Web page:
Psychology

How to tell if you are a Verbal Physical or Emotional Abuser



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How can you tell if you are a verbal, physical, or an emotional abuser? Surely if you were any kind of abuser, you would know it, right?

There are people who abuse others every day, and don't even realize it. They may realize it to some degree, but to fully admit, even to themselves, to being an abuser is just something they cannot do. Instead, they somehow justify it, attributing it to aggressive leadership, constructive criticism, or strong handed authority.

Verbal abuse:

There are a number of people who suffer a form of low self-esteem, or insecurity in certain areas, and don't even realize it. They are the ones who are always offering "constructive" criticism. They often say things such as, "How can you stand those long sleeves?" Many times, if they really wanted to be honest with themselves, they probably thought you looked nice and unconsciously, they intended to demean you. It made them feel better about the way they looked.

Jesus Christ gave a good example when He reprimanded the churches in Revelations. He always pointed out their good points first. When criticism is approached in such a way, it's considered constructive and is accepted much more readily.

When someone asks an insecure person for their opinion, they usually receive criticism first. Instead of pointing out what is good, they point right away to what is wrong before offering any kind of compliment. They feel like they're being constructive, but pointing out the wrong first, shows how eager they are to criticize. It is a sign of low self-esteem or some form of insecurity.

Do you do that? Are you quick to offer criticism, thinking it's constructive? Are you always pointing out the shortcomings of others? When you're angry, do you often say hurtful things, apologizing afterwards, yet you still throw out hurtful words each time you get upset? Does it really make you feel better to hurl hurtful words at someone? Words and phrases such as, "I hate you, you're an idiot, you're worthless, you'll never amount to anything?"

Once you've verbally attacked their character, do you go further and verbally cut them down? Words like, "Ugly, fat slob," are down right hateful. Apologizing later, saying you didn't mean it, doesn't repair the damage to the person you verbally attacked. If you say things like this often, you are verbally abusive.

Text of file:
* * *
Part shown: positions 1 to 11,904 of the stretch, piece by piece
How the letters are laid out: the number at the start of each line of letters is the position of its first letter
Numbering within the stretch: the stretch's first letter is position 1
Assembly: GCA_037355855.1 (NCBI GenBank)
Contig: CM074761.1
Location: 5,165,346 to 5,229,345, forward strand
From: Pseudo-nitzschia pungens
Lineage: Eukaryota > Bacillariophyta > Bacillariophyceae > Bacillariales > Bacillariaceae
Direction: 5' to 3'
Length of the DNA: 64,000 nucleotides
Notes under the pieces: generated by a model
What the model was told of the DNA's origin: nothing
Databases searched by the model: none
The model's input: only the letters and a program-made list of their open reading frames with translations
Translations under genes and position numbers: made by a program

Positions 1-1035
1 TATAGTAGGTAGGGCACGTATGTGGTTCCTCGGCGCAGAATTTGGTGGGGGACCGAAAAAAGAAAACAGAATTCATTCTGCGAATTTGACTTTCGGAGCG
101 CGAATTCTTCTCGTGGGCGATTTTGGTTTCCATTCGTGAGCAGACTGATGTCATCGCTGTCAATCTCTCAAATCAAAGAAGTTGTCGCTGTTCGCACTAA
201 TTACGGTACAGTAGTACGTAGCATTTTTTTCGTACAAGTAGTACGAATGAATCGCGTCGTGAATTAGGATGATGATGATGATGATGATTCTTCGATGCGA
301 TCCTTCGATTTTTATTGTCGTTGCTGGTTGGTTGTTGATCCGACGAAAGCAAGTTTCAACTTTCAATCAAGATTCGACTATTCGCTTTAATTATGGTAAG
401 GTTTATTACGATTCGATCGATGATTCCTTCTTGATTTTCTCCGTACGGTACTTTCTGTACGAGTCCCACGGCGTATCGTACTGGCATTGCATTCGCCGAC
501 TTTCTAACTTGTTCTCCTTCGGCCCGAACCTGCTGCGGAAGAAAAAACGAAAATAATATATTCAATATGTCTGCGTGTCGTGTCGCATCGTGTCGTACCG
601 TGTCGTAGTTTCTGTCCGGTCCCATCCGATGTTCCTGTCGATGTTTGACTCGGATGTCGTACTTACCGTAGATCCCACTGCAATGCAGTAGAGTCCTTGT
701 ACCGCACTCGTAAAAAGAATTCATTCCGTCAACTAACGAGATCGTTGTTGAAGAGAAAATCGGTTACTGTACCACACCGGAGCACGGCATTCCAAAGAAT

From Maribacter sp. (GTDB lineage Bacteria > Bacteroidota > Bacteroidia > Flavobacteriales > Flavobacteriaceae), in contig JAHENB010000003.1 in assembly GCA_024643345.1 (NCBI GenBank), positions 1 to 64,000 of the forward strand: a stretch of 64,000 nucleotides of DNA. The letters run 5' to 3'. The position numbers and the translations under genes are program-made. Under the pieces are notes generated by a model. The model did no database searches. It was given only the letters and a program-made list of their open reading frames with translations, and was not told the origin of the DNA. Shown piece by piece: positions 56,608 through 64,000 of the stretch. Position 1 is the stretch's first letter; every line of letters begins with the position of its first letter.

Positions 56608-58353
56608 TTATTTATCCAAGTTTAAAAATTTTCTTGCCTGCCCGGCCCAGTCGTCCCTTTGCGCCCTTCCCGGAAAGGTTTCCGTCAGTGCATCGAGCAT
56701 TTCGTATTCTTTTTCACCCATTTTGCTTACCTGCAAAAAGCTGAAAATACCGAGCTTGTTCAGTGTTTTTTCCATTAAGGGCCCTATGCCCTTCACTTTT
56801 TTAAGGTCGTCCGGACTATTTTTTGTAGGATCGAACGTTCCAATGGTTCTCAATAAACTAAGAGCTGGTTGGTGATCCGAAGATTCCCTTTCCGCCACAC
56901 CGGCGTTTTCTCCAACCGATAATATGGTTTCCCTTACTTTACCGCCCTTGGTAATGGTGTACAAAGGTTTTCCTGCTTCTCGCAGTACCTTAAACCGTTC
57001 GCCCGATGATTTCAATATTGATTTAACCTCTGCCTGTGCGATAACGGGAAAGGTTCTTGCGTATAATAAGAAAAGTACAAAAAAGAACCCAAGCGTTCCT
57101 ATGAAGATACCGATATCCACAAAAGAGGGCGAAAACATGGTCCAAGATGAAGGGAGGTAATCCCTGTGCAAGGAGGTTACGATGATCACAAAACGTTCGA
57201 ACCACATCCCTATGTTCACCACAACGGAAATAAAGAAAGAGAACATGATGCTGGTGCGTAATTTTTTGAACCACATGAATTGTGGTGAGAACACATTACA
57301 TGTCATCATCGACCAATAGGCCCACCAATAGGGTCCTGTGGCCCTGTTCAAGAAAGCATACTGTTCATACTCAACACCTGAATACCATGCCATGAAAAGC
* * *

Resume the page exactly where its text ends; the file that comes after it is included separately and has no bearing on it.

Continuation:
Physical abuse:

When you lose your temper with your spouse or children, do you usually grab, shove or slap at them? Pop them on the head? Shove them back? Grab the front of their clothing and pull them toward you? Grab their arm and squeeze it so tight that it leaves a bruise? If you do these things, you are a physical abuser.

And don't justify it with the attitude that you're simply usurping your authority because physically abusing someone is not necessary in order to maintain authority. Matter of fact, a person who is so out of control that they have to resort to violent behavior to get their way should not be in a position of authority.

Emotional abuse:

An emotional abuser loves to play head games and toy with the emotions of others. It could be a man who says he love you, only to turn around and express doubt, making you feel insecure in the relationship. It could be a mother, who toys with the emotions of her children. She may talk about how difficult her life has been because of them and how many sacrifices she has had to make for them, making them feel guilty for even being born. She may tell them in one breath what a burden they are then turn around and tell them it's a burden she gladly bears, which confuses the children emotionally.

Emotional abusers love to crawl up on a proverbial cross and hang there like a martyr. They crave attention and enjoy the feeling of believing they're suffering for the sake of others, when in reality, most of their suffering is self inflicted. Persons like these cast a blanket of guilt over everyone who comes in contact with them.

Therefore, if you are a verbal, physical or emotional abuser, likely as not, you won't see it. You won't admit it to yourself, let alone anyone else. However, many of us may be guilty of occasional verbal, physical or emotion abuse but once it's pointed out, we are able to recognize it and do our best to see that it doesn't happen again.

Jesus Christ said the Father causes rain to fall and the sun to shine on the just and the unjust. God is kind to all of us whether we believe in Him or not.

However, those who are born again (little ones) are very precious to God. Their angels always behold the face of the Father. None of us knows for sure which of us bears the Holy Spirit or who will someday come to bear Him. The Savior said, "And whosoever shall offend one of these little ones that believe in me, it is better for him that a millstone were hanged about his neck, and he were cast into the sea." (Mark 9:42)

Abusive persons are not only hurting the ones they love, they could quite possibly be drawing the wrath of God upon themselves. That's a scary thought.

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